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Network Intrusion Detection Signatures, Part Three

Created: 19 Feb 2002 • Updated: 03 Nov 2010
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by Karen Kent Frederick

Network Intrusion Detection Signatures, Part Three
by Karen Kent Frederick
last updated February 19, 2002

This is the third in a series of articles on understanding and developing signatures for network intrusion detection systems. In Part One and Part Two, we examined the use of IP protocol header values, particularly TCP, UDP and ICMP, in network intrusion detection signatures. In this article, we will continue our discussion of signatures by studying the area of protocol analysis, focusing on the examination of values within TCP and UDP payloads. Network intrusion detection using protocol analysis-based signatures is very effective in detecting both known and unknown attacks involving protocols such as DNS, FTP, HTTP and SMTP.

The Basics of Protocol Analysis

The first two articles in this series focused on developing network intrusion detection signatures using values in IP, TCP, UDP and ICMP headers. Now we want to look at signatures that examine the payloads within TCP and UDP packets, which contain other protocols. It’s important to understand that a protocol such as DNS is contained within TCP or UDP, which itself is contained within IP. So we first decode a packet’s IP header information, which will tell us whether its payload contains TCP, UDP or another protocol. If the payload is TCP, for example, we then need to process some of the TCP header information within the IP payload before we can access the TCP payload. DNS data is contained within UDP and TCP payloads.

Because intrusion detection systems are normally most interested in IP, TCP, UDP and ICMP characteristics, they normally are able to decode some or all of their headers. However, only more advanced intrusion detection systems are capable of performing protocol analysis. Such IDS sensors perform full protocol decoding for DNS, HTTP, SMTP and other widely used protocols. Due to the complexity of decoding each protocol, as well as the sheer number of protocols in wide use, protocol analysis requires much more advanced IDS capabilities than simpler signature techniques, such as “packet grepping”. IDS sensors that perform packet grepping simply look for a particular string or sequence of bytes within a packet; the sensor has no real knowledge of the protocol that it is examining, so it can only identify malicious activity that has an obvious, simple signature.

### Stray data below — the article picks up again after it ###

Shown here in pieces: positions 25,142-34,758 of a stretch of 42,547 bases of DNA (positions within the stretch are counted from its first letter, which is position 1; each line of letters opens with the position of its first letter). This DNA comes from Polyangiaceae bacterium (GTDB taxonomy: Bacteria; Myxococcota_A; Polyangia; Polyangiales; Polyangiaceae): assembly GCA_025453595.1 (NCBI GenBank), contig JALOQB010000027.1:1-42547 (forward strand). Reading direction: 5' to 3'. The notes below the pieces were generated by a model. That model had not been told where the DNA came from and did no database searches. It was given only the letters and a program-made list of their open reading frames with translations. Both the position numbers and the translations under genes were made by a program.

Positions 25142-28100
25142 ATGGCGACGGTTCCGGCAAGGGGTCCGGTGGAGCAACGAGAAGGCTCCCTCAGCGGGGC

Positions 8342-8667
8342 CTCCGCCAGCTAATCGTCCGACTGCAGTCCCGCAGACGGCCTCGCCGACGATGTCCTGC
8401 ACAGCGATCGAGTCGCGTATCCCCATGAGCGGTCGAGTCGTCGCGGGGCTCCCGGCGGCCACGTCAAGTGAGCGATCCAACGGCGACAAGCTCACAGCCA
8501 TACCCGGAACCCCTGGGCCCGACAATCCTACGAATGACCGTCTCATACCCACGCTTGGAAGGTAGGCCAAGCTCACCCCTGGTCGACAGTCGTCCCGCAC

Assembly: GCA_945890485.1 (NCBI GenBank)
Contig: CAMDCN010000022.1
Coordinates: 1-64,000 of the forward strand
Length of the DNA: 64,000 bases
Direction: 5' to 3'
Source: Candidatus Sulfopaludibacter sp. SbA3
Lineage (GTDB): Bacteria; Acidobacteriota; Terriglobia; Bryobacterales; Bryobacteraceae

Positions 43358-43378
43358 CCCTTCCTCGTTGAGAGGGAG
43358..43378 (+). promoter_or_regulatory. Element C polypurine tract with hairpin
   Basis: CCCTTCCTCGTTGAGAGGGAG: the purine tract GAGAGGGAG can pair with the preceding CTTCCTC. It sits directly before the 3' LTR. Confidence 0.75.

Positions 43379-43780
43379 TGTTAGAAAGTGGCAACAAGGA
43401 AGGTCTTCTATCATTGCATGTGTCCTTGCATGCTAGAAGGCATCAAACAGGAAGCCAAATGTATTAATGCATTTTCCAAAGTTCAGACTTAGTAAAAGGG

The term “protocol analysis” means that the IDS sensor understands how various protocols work and closely analyzes the traffic of those protocols to look for suspicious or abnormal activity. For each protocol, the analysis is based not only on protocol standards, particularly the RFC’s, but also on how things are implemented in the “real world”. Many implementations violate protocol standards, so it is very important that signatures reflect how things are really done, not how they are ideally done, or many false positives and negatives will occur. Protocol analysis techniques observe all traffic involving a particular protocol and validate it, alerting when the traffic does not meet expectations.

At this point, it is probably not yet clear to you why protocol analysis is a better technique than simple packet grepping. The problem with packet grepping signatures is that they are usually written to look for a particular known exploit. In most cases, you can’t write a packet grepping signature to identify an unknown attack or a variation on a known attack, or to identify general attacks that are attempting to exploit a particular vulnerability. Therefore, packet grepping signatures tend to have limited effectiveness in identifying attacks. Protocol analysis gives you the ability to look for any activity that violates standards or expected behavior, which facilitates having network IDS sensors detecting both known and unknown methods of attack.

Comparing Packet Grepping and Protocol Analysis Signatures